I did want to ask (and this will display my ignorance) how that would fit in with the recent Bakhtin craze, if at all? The word ‘spectacle’ set off some little bells in my head and I’m wondering how far it’s legitimate or how much it’s just a false alarm brought on by silly pseudo-critical conditioning.

The nature of the beast

Adventure has no place in the anthropologist’s profession; it is merely one of those unavoidable drawbacks, which detract from his effective work through the incidental loss of weeks or months; there are hours of inaction when the informant is not available; periods of hunger, exhaustion, sickness perhaps; and always the thousand and one dreary tasks which eat away the days to no purpose…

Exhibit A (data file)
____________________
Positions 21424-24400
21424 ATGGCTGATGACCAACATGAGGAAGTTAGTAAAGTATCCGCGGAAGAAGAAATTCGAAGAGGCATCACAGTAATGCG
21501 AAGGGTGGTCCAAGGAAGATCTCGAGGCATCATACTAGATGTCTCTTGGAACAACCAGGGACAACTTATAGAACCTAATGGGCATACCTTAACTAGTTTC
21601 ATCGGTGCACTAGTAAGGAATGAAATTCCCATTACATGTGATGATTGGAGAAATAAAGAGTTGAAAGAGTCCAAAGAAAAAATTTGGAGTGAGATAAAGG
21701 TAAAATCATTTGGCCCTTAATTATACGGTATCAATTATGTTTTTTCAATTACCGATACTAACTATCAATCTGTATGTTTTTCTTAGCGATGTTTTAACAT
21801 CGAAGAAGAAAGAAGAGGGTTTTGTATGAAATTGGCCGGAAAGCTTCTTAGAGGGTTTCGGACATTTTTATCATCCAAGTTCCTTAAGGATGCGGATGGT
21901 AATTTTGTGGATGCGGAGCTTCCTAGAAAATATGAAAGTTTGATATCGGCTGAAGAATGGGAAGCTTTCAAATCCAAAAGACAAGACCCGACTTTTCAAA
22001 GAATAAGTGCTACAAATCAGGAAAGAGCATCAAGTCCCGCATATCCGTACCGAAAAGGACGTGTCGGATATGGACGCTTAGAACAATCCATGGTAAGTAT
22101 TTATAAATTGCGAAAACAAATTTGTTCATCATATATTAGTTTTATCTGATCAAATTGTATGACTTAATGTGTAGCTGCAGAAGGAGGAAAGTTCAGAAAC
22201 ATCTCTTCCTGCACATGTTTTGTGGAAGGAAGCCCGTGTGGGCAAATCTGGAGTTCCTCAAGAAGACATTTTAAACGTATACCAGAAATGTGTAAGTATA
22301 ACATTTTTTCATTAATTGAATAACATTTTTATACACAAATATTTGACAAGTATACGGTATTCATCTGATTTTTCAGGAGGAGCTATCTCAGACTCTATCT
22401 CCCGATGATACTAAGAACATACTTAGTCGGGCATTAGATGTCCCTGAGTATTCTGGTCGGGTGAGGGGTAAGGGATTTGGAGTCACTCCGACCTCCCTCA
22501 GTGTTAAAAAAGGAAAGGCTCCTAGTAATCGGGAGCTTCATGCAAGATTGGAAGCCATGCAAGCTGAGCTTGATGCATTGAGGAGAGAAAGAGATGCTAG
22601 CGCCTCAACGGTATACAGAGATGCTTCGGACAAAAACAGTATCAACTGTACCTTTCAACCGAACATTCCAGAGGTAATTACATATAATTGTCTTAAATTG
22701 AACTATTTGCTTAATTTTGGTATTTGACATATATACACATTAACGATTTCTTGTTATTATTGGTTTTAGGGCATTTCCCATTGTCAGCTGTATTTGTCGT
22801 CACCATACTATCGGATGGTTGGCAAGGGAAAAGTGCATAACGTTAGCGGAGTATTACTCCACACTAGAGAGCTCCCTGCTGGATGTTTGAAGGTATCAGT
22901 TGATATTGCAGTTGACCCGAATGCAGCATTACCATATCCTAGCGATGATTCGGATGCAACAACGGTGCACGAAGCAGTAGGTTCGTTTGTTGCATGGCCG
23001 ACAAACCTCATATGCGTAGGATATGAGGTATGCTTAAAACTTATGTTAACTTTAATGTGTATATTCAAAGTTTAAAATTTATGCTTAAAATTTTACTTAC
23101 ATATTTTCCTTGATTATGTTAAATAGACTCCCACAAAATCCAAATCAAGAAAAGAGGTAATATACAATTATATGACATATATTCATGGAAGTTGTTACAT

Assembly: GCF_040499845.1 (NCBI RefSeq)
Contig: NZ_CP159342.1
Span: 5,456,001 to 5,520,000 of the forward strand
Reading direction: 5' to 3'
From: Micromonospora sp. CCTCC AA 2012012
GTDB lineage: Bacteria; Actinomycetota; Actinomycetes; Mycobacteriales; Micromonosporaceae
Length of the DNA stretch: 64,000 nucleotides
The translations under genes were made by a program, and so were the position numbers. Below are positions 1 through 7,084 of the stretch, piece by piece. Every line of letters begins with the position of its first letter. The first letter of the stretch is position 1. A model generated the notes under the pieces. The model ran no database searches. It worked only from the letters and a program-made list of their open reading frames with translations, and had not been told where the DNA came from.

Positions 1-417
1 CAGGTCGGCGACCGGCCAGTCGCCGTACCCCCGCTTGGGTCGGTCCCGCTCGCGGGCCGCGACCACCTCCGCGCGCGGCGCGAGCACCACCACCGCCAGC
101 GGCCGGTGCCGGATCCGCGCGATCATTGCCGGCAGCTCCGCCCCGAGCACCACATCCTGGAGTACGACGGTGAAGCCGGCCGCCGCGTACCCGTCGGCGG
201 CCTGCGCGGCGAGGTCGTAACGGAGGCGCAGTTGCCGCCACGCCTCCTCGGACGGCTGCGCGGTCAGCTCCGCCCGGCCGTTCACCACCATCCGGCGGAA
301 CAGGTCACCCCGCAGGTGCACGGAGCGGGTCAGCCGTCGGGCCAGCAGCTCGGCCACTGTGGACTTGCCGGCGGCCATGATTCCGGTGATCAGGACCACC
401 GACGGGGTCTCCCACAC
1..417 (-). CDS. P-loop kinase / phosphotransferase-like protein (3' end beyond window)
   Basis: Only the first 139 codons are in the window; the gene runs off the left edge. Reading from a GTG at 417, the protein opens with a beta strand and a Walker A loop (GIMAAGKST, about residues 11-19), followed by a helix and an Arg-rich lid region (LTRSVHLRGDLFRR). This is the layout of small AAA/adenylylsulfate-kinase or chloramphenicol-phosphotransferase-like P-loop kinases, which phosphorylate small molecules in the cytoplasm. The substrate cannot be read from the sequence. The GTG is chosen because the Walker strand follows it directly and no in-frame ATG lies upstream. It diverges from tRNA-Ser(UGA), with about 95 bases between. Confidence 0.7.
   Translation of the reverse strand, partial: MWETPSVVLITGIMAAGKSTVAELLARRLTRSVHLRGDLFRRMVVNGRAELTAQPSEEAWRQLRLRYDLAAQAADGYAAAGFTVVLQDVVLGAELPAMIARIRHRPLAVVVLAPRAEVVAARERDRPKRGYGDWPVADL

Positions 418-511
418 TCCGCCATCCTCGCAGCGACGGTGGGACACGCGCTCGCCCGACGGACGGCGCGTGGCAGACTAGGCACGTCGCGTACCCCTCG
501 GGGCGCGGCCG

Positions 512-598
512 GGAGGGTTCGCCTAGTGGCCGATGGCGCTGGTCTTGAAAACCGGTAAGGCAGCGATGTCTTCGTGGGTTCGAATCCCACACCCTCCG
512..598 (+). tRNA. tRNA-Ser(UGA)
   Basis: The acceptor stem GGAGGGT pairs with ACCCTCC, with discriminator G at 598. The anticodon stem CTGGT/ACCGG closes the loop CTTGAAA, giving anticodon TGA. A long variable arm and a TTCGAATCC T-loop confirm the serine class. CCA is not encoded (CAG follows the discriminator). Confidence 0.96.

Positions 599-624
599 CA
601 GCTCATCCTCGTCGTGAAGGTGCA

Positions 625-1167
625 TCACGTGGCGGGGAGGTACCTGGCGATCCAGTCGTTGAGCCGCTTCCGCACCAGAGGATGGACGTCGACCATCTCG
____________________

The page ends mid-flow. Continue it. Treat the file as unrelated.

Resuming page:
Having read the first two chapters of Tristes Tropiques, I can only say that I like how Levi-Strauss fleshes out his narrative. In the first chapter he firmly states his dislike of the travel genre, cutting himself off (or setting himself apart) from it and all its weaknesses. By the second chapter, though, he’s added a historical element, provided a context both personal and historical for the writing of the book. It’s the promise of flesh (observations on history and culture and his own personal development) for the skeleton he set out in the first chapter (anthropologist goes to Brazil). A good start for what looks like a complex and thoughtful book.